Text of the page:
The Effects Of High-Fiber Foods On Blood Cholesterol
An increased consumption of whole-grain foods has been linked to improvements in cardiovascular health, according to recent studies.
In fact, researchers at Harvard University say that eating just one bowl of whole-grain cereal every day – Total, for example (or most cereals made from bran, oats, barley or wheat) – could reduce the risk of heart failure by more than 25 per cent.
Characterized by a buildup of cholesterol-filled plaque in the coronary arteries – the channels that feed the heart – coronary heart disease is a leading cause of death for both men and women in the United States. Coronary heart disease, caused by high blood cholesterol, claimed more than 450,000 lives in 2004 alone.
But there’s good news: Studies are now showing strong evidence that individuals with slightly high cholesterol levels may actually benefit from including plenty of whole grains in their diets.
A growing number of metabolic research studies have reported total cholesterol reductions of 10-15% with diets enriched with fiber from oats, beans, or psyllium.
Other studies have looked at adding supplements of pectin and guar gum with subsequent cholesterol reductions of 10 per cent or more.
The reason fiber (particularly soluble fiber) is so successful in assisting the reduction of cholesterol levels is simple: It sweeps the fat out of the body before it can enter the bloodstream, where it can narrow and harden the walls of the arteries.
Fiber-rich foods rich in soluble fiber include oat bran, dried beans and peas, many fruits and vegetables such as apples, pears, oranges, most vegetables and psyllium seeds.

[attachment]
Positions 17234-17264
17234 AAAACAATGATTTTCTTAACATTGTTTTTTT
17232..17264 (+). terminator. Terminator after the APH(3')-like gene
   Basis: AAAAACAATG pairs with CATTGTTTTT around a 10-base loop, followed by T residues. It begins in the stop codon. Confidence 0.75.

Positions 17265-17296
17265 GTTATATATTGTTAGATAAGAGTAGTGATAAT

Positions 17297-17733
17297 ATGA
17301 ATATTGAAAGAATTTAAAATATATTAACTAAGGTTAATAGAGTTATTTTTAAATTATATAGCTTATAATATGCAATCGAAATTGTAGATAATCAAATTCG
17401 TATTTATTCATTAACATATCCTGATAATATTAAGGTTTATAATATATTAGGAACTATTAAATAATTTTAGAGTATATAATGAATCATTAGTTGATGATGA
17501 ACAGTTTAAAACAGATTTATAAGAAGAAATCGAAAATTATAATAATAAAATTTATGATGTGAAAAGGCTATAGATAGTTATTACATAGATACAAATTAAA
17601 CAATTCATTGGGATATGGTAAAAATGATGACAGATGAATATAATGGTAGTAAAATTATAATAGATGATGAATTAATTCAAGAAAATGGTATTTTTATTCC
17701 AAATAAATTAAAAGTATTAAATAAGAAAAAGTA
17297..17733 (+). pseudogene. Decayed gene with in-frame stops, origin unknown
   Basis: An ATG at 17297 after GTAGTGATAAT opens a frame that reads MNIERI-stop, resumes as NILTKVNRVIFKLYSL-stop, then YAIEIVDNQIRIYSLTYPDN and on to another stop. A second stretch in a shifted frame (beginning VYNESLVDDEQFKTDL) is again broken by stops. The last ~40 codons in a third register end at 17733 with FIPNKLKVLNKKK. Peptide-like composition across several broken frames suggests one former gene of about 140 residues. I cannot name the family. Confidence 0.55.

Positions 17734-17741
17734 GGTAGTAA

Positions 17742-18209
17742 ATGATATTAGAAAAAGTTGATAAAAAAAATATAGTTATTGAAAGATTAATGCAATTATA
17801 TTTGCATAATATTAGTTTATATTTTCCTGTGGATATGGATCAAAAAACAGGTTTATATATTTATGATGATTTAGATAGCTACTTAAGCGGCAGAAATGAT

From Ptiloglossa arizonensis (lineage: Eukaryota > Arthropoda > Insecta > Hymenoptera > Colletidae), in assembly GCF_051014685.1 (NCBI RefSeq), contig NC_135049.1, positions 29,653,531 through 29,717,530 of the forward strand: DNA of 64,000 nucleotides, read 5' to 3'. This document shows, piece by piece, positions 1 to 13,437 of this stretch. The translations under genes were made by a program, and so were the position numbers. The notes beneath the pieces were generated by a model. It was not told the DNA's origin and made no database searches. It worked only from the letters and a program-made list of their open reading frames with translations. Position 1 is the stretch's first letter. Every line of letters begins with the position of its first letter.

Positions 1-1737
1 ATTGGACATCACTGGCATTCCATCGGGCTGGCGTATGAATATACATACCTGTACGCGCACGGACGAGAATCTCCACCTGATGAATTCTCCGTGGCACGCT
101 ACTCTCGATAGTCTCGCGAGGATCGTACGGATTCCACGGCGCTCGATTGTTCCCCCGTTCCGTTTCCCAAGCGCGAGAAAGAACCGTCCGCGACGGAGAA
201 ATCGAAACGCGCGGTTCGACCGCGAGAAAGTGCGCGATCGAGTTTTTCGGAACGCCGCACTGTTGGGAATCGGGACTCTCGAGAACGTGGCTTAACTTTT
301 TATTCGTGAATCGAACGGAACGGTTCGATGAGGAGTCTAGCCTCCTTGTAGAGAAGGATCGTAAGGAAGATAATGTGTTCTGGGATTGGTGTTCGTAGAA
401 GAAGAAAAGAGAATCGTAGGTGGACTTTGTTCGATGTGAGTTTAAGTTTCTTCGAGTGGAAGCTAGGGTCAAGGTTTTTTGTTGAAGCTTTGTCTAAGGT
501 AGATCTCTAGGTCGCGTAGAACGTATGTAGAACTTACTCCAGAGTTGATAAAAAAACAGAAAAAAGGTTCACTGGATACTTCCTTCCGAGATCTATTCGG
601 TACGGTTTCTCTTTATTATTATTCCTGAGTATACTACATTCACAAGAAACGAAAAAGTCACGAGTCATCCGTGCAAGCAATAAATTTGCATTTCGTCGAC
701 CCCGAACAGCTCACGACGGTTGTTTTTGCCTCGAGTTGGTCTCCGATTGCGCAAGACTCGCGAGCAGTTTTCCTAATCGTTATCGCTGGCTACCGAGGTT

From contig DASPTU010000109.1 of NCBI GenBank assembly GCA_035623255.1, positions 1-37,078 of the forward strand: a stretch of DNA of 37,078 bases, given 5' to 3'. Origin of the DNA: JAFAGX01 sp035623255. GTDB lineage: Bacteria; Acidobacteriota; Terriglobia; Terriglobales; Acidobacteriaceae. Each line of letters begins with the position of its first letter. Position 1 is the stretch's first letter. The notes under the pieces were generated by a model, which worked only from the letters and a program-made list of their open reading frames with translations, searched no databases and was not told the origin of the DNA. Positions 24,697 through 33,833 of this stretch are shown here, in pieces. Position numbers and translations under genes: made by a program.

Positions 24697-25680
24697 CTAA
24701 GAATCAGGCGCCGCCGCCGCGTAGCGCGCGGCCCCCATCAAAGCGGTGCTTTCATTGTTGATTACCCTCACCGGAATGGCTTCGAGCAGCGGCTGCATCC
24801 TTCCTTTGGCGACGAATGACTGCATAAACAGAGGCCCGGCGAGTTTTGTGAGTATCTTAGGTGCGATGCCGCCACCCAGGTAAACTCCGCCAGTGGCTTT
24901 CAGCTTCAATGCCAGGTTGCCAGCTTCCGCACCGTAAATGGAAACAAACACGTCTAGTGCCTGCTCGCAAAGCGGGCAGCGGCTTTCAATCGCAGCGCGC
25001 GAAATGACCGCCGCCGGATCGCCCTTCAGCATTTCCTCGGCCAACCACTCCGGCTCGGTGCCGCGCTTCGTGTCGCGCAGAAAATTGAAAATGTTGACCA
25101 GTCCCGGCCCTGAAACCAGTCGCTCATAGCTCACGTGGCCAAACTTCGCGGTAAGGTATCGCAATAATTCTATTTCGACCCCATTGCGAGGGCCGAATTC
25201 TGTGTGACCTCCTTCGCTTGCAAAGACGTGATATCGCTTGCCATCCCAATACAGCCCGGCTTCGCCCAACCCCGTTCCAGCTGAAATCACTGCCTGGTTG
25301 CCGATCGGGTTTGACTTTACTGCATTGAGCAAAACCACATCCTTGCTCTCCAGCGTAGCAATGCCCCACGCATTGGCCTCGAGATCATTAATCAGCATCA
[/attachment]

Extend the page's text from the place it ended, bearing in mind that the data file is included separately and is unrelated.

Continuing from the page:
Pectin has a similar effect in that it, too, can lower the amount of cholesterol in the blood.
Foods containing fiber are also good sources of several other essential heart health nutrients, and, depending on the method of preparation, these foods generally contain less fat, saturated fatty acids, and cholesterol.
The American Heart Association recommends a total dietary fiber intake of 25 to 30 grams from food (not supplements) each day to ensure nutrient adequacy and to maximize the cholesterol-lowering impact of a fat-modified diet.
Experts say breakfast is a great opportunity to bulk up on dietary fiber and studies indicate that skipping breakfast is significantly associated with high cholesterol levels because those who skimp on food in the morning are more likely to consume more fat throughout the day, ultimately contributing to increased cholesterol levels and heart disease.
It’s best to opt for cereals containing at least five grams of fiber per serving. Oat bran and rice bran are considered to be the most effective.